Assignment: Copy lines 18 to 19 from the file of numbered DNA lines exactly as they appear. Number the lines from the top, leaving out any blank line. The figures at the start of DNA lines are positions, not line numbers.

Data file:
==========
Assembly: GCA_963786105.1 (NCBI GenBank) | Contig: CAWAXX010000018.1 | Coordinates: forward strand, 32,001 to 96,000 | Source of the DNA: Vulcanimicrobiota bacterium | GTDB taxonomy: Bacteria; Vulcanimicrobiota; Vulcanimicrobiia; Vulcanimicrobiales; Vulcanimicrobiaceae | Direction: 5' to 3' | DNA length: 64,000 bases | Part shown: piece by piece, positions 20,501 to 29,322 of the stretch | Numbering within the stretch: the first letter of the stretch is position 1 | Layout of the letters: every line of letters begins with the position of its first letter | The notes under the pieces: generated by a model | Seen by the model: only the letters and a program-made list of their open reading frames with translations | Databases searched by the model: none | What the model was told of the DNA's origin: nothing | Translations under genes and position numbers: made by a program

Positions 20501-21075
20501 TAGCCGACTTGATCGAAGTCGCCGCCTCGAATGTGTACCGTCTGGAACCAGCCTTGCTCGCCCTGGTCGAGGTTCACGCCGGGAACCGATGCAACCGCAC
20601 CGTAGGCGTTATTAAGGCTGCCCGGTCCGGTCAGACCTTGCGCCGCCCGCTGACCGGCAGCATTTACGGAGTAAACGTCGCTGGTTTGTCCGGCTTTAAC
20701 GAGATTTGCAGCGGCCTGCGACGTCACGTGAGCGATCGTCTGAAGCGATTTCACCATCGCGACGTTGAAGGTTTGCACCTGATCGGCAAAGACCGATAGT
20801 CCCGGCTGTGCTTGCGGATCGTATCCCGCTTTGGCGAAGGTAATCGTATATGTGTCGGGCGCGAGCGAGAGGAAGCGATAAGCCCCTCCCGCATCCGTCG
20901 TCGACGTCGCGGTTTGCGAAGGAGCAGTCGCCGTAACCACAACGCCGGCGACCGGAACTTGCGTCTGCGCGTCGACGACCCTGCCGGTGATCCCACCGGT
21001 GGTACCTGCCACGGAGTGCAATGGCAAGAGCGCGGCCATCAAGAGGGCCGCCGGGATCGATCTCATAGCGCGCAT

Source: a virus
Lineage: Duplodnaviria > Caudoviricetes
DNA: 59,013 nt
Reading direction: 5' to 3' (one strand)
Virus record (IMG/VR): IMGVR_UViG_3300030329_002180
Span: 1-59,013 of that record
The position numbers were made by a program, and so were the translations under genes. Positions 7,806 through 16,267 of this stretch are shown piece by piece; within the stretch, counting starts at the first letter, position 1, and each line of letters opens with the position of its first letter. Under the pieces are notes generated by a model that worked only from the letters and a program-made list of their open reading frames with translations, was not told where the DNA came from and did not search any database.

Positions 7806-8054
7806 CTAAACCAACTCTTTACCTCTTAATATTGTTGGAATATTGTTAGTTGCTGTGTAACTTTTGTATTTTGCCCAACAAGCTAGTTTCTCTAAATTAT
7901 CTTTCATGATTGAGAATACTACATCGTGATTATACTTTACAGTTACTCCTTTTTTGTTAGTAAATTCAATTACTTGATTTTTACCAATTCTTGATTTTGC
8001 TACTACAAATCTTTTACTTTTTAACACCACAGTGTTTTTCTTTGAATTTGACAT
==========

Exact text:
7901 CTTTCATGATTGAGAATACTACATCGTGATTATACTTTACAGTTACTCCTTTTTTGTTAGTAAATTCAATTACTTGATTTTTACCAATTCTTGATTTTGC
8001 TACTACAAATCTTTTACTTTTTAACACCACAGTGTTTTTCTTTGAATTTGACAT